Victory on Hwy 46!

The Bulverde City Council didn’t buy into TxDOT’s bullying and rejected their pass through finance agreement to expand Hwy 46 to a gigantic 6 lane truck route! Not even Loop 1604 or Hwy 281 in Comal County have 6 lanes! TxDOT would not agree to ANY of the concessions Bulverde was asking for, all very reasonable, like paring it down to 4 lanes, taking out the toll clause, removing the truck turnarounds, considering the addition of an interchange at 281 in the project, etc.

Greg Malatek of TxDOT wasn’t willing to put anything in writing, refused to remove the toll clause, made threats like “this is your last chance,” and kept telling them it’s TxDOT that will decide the size, scope, and engineering of the project, period. So Bulverde said, “no deal.” In other words, it’s the same ol’ song from TxDOT: “do it our way, or you don’t get your improvements.” The residents and duly elected officials representing their constituents can go jump in Canyon Lake as far as TxDOT is concerned. Time to rein in the TxDOT dictatorship, and clean house in Austin Nov 7, starting with the head of this snake…Governor Perry who appoints this power-hungry, callous, and bossy Transportation Commission!

The Bulverde City Council is in good company…see what TxDOT is trying to pull over in El Paso here.

Bulverde turns down Texas 46 expansion plans

By Jessica Sanders
The Herald-Zeitung
July 26, 2006

Texas 46 expansions will not include the city of Bulverde.

Bulverde City Council members voted 3-1 against a plan that would allow the Texas Department of Transportation to expand Texas 46 through Bulverde. Councilwoman Pam Cole voted in favor of the project, and Councilman Mark Mobley was absent.

Councilwoman Cindy Cross said she was worried that a larger road would invite more traffic, and possibly allow Texas 46 to become a hazardous cargo route past San Antonio.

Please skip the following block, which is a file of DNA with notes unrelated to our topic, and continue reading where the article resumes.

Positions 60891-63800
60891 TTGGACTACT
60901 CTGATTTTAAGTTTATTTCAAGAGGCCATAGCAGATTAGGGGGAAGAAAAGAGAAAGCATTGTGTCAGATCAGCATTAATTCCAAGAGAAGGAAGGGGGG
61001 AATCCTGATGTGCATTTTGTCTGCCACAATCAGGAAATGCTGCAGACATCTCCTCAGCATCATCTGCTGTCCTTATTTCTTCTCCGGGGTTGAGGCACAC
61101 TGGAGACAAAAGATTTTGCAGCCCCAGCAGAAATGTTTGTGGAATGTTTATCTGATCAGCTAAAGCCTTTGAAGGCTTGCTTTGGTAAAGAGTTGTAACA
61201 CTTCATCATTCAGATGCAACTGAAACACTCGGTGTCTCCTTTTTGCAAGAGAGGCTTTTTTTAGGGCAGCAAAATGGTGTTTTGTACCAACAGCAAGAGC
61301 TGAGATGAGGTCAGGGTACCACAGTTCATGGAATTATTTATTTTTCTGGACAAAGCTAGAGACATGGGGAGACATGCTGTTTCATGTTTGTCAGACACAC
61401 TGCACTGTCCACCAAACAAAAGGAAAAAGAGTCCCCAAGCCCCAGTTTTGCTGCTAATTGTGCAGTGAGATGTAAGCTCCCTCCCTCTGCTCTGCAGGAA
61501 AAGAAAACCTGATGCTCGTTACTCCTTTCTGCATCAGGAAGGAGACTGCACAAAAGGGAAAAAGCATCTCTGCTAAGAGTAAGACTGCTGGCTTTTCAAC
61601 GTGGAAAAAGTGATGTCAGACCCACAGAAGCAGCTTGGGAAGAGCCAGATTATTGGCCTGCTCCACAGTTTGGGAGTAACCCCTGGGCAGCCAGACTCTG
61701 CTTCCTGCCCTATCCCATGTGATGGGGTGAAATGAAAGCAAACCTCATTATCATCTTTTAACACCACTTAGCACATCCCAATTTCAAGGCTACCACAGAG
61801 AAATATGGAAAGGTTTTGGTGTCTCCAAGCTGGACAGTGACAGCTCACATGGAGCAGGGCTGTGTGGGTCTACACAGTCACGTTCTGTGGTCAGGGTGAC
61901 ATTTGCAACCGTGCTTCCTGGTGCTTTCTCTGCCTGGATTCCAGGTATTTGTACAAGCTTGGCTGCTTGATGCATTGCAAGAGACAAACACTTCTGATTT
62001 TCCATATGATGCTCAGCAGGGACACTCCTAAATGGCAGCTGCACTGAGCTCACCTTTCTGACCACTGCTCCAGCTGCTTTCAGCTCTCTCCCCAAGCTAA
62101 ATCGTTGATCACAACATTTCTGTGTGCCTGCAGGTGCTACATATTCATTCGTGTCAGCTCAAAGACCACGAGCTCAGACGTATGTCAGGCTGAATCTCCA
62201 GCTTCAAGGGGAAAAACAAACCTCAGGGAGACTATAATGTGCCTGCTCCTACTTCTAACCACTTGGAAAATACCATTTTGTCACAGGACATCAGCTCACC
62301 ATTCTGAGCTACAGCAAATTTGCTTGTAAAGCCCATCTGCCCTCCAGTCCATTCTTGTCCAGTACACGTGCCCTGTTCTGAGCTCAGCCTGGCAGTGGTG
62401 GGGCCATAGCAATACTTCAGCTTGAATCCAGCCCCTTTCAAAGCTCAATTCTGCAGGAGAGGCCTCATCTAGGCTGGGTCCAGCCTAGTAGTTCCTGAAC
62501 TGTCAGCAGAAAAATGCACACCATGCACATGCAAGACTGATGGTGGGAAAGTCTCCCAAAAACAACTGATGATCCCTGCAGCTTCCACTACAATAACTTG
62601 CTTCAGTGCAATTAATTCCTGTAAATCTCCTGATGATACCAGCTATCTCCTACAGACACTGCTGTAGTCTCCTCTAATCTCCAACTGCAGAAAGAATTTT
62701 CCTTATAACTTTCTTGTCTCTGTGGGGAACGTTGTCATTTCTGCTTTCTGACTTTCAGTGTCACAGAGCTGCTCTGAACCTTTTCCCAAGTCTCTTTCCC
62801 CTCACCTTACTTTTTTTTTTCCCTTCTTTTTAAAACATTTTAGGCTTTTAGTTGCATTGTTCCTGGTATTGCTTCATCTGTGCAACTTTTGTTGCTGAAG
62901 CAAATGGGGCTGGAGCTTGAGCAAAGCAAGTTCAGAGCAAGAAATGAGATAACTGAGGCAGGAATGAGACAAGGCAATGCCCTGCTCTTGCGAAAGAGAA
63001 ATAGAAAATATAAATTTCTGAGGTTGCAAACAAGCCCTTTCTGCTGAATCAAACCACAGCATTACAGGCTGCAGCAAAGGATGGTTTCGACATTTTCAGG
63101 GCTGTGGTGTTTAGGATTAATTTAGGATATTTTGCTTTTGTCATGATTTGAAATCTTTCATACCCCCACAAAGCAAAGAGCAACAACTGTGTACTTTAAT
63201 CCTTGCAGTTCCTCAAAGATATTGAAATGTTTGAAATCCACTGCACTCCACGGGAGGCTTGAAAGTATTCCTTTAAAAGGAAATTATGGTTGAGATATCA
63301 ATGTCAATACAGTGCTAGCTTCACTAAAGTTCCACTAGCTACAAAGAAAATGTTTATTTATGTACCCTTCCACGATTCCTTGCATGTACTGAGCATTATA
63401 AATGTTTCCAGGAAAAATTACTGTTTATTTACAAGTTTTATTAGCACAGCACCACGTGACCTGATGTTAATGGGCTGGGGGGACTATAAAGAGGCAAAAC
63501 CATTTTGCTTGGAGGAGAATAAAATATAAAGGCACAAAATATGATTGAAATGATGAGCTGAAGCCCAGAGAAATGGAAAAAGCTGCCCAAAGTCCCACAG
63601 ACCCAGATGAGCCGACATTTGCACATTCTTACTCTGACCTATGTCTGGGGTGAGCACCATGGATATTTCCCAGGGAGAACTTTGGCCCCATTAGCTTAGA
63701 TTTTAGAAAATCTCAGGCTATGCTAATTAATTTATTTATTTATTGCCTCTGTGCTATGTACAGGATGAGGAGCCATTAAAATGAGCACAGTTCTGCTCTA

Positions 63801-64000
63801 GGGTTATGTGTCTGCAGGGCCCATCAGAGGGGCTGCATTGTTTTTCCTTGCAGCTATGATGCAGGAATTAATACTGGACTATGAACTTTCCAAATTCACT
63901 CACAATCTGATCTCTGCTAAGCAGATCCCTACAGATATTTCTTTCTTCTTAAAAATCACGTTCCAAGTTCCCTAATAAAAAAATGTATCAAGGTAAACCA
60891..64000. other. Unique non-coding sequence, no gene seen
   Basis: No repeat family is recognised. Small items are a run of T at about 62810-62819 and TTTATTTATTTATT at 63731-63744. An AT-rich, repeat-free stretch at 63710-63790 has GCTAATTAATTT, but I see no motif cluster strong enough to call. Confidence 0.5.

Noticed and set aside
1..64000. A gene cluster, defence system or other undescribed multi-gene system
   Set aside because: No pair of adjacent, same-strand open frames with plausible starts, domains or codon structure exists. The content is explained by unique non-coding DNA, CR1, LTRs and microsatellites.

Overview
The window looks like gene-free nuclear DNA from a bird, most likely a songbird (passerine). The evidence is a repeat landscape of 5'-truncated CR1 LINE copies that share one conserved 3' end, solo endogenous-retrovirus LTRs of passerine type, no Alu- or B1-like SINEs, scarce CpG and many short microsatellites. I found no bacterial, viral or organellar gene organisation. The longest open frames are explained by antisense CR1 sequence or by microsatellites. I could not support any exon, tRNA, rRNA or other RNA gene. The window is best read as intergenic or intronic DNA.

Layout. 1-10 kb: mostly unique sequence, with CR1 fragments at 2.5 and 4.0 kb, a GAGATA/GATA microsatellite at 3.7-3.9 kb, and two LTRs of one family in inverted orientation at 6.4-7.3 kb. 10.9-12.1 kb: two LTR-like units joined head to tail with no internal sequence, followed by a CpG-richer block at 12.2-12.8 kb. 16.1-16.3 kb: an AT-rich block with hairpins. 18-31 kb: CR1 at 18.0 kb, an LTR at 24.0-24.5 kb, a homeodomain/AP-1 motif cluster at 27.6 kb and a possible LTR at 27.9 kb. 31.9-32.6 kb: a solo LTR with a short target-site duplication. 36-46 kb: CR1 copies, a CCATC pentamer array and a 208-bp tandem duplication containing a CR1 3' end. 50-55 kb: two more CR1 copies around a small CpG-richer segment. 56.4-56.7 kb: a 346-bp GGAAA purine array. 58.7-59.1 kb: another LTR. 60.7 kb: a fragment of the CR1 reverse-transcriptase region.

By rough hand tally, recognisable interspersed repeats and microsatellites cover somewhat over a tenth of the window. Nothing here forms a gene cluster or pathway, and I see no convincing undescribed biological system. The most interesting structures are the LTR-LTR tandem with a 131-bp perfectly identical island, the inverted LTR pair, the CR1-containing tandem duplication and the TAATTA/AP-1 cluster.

“I’m not ready to commit the citizen’s money to this project,” she said. “There are just too many unknowns.”

Mayor Sarah Stevick said the project would require the city to pay for right-of-way acquisition, at a price of about $790,000 over seven years.This would have increased taxes by about 2.5 cents, she said.

Stevick said that, during a July 6 informational meeting, council asked TxDOT for changes to their original plan. They suggested adjustment to the amount of right-of-way requested. They also wanted two truck turnarounds removed and to have the road striped for four lanes instead of six.

TxDOT area engineer Greg Malatek said that, while changes are possible, he could make no guarantees.

“We would not make six lanes because we want to pave the whole world,” he said. “We look at safety first and if our studies and traffic engineers feel that making six lanes is safer, that’s what we’ll do.”

Resident Elizabeth Morris said the highway runs past her property, and she has only noticed heavy traffic during a few hours in the morning and afternoon. Otherwise, traffic consists of construction vehicles and boaters headed to Canyon Lake.

After 9 p.m. there’s nobody on the road,” she said. “I think if we make this six lanes, eventually it will become a route for San Antonio truck traffic. I did not move out here to have something bigger than 1604 in my backyard.”

The project to widen the highway has already been approved in New Braunfels and Comal County. Because the plan was rejected, the road will not be improved past the intersection of Sun Valley Drive and Highway 46.

Resident Dick McCaleb said he was concerned that the only places where there is a consistent traffic problem is in front of the area schools. To create a huge road for such a specific area, he said, would ruin the feeling of the town.

The master plan talks about maintaining a Hill Country feel,” he said. “If we drop a six-lane road in Bulverde, it’s not going to have that appeal.

However, Bulverde Police Chief Royce Goodson said the traffic problem is more widespread than some residents think. He said there have been 159 accidents on Highway 46 in the last 18 months.

“I’ve been on a scene several times where there’s one accident and then two and three more, like a chain reaction,” he said. “It is a problem and I do feel that if we had four lanes it would be less of a problem.”

Council asked Malatek if TxDOT would fund smaller scale improvements instead, such as the addition of turning lanes. He said that when a city agrees to allow TxDOT to work in an area, the work will be done by TxDOT’s standards and designs will be chosen by the department.

City Administrator John Hobson said he realized that a large road would change the town, but traffic and car accidents will also disrupt small town life.

“There is no doubt that there is a problem on Highway 46, and no doubt that we want to keep the rural feel,” he said. “It’s a difficult balance.”